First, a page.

It's an assumption that Russia is complicit?  As if AK-74's, body armor, matching uniforms, communications equipment, grenades, etc. are things one can legally purchase in Ukrainian sporting goods stores, as Putin and Lavrov have claimed.  As if coordinated military attacks are a manifestation of civilian political opposition, just demonstrations that get a bit out of hand.  No, these are the same Russian spetsnaz forces that invaded Crimea. Everyone knows it, or is an idiot.

Meanwhile, pro-Putin demonstrators have attacked pro-Ukraine demonstrators in Kharkiv.  Putin needs violence, now, to "justify" his land invasion.  Some Ukrainian observers argue that Putin is trying to trigger a civil war and chaos.  Perhaps, but I think this is wrong.  The longer his troops sit on the border, the more their readiness degrades and the more time for the West to figure out a response.  And should Kyiv have a successful presidential election, he's really in a mess.

Meanwhile, Russian media has mounted a full Soviet-style disinformation campaign to convince the citizens of Russia that the West and Ukrainian-speaking fascists have already mounted a genocidal war on ethnic Russians and Russian-speakers.

So here's what will happen: shortly, Putin will announce that Kyiv's "fascists" are slaughtering Russian-speakers in eastern Ukraine.  He has no choice but to intervene to stop this horrible violation of "human rights."  The Russian Army will mount a land invasion of Ukraine from the east (in the vicinity of Luhansk and Donetsk), north (to Kharkiv), and south (from Crimea).  I'm 100% sure this will happen.    In addition, I think it very likely that these forces will continue moving south and west, all the way to Moldova, where they'll link with Russian forces in Transdnistria. Its also likely that Russian forces will enter near Chernihiv and drive to Kyiv, where they'll meet forces from the east.  I think the chances of an invasion continuing in this fashion beyond eastern Ukraine are greater than 50%.  Maybe Crimean forces will mount a landing on Ukraine's southern coast as well.  (I'm unsure of their competence at this, but some weeks ago the Ukrainian Navy drove off an incursion into these waters by two Russian troop ships -- a test run?)  After that, all that's left of Ukraine will be west of a line drawn from Kyiv to the northern tip of Transdnistr.  The rest will become "the ukraine," just another bit of the Russian Empire.  This assumes, of course, that he's successful.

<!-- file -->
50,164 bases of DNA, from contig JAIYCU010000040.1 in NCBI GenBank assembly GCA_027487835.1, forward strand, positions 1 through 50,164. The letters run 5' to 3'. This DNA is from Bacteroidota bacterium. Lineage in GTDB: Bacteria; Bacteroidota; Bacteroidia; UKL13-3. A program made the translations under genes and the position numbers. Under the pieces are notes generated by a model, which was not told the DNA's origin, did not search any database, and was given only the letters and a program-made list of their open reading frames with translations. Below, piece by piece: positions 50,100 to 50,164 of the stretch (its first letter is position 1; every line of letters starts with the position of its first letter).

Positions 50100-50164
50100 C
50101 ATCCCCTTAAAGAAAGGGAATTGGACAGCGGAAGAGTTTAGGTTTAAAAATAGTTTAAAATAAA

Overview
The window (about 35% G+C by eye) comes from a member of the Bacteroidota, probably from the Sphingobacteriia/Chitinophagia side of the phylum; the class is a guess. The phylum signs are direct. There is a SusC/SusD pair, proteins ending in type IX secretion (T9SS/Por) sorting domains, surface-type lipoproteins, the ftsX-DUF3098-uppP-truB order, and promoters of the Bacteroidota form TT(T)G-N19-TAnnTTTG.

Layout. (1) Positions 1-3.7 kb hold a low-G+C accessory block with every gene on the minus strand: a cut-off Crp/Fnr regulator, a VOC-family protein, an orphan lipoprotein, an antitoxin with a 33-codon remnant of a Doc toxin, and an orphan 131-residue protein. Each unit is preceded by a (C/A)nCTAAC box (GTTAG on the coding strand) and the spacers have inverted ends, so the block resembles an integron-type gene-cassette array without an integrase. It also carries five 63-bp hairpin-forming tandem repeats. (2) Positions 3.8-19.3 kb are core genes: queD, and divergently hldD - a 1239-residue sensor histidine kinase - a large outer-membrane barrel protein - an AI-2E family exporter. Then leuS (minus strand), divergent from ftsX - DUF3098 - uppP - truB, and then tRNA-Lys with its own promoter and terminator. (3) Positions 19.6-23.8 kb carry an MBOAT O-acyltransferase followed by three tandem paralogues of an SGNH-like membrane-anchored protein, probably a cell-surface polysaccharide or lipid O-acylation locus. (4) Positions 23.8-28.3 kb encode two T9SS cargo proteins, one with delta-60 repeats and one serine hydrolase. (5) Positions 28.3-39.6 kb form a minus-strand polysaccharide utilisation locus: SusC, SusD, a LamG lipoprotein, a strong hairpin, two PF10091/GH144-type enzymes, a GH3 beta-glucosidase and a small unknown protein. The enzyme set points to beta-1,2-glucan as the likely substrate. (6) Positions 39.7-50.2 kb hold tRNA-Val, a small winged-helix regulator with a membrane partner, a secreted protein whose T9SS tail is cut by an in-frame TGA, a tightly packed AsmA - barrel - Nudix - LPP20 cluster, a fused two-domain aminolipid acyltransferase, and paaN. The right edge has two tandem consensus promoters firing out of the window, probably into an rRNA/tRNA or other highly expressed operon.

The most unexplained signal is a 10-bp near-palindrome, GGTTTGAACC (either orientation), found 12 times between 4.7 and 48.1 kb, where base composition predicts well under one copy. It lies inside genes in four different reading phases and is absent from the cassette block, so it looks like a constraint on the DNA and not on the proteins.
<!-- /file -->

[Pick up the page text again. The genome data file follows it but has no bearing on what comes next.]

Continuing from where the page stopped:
I don't think the Ukrainian military can mount a successful defense.  I do think the Russians will be entering a hostile country, were people loathe and fear Moscow and are willing to resist.

That's the analysis of Unforeseen Contingencies, in particular of me, chief blogger Charles N. Steele.  I didn't get this from someone else; I just don't see how other conclusions can be drawn from the evidence.  Perhaps I'm entirely wrong, but I'm sufficiently convinced of all this that I'm willing to state it publicly.  My strongest wish is that I will have to publicly admit how wrong I was.  I'm not alone, though, for example, economist Paul Gregory has a similar analysis.

And my prediction only goes so far.  I have no idea how all this will play out.  I can't guess what the West will do.  I tend to think "nothing serious" but could be wrong.  I can't predict how a Russian invasion will go; invading Crimea was one thing, but invading territory inhabited by a hostile and fearful population is another.  (That's why I don't think Putin will invade places like Lviv.  Any Russian soldier the citizens managed to get hold of would be butchered.)  I hope that this quickly proves a catastrophe for Putin and Russia, that it backfires horribly and brings his regime down...

...because if it doesn't, if it is successful, this is just the start.  Georgia, Armenia, parts of the Baltics... why not?  Anything else on Russia's borders that's undefended and of interest?  And other countries are watching.  Is this perhaps China's answer to the problem of Republic of China on Taiwan?  Or the Senkaku (Diaoyu) Islands?  And if Western security guarantees are not meaningful, what kind of world are we about to enter?  One of greatly increased incentive for nuclear proliferation and increasing dominance by illiberal regimes, that's what.  And that's the sort of thing that leads to world wars.

The West ought to act now to crush Putin's plans.  I've already said what I think could be done.  But I'm skeptical that any of our political or business leaders care enough to bear the immediate costs involved.

This page is powered by Blogger. Isn't yours?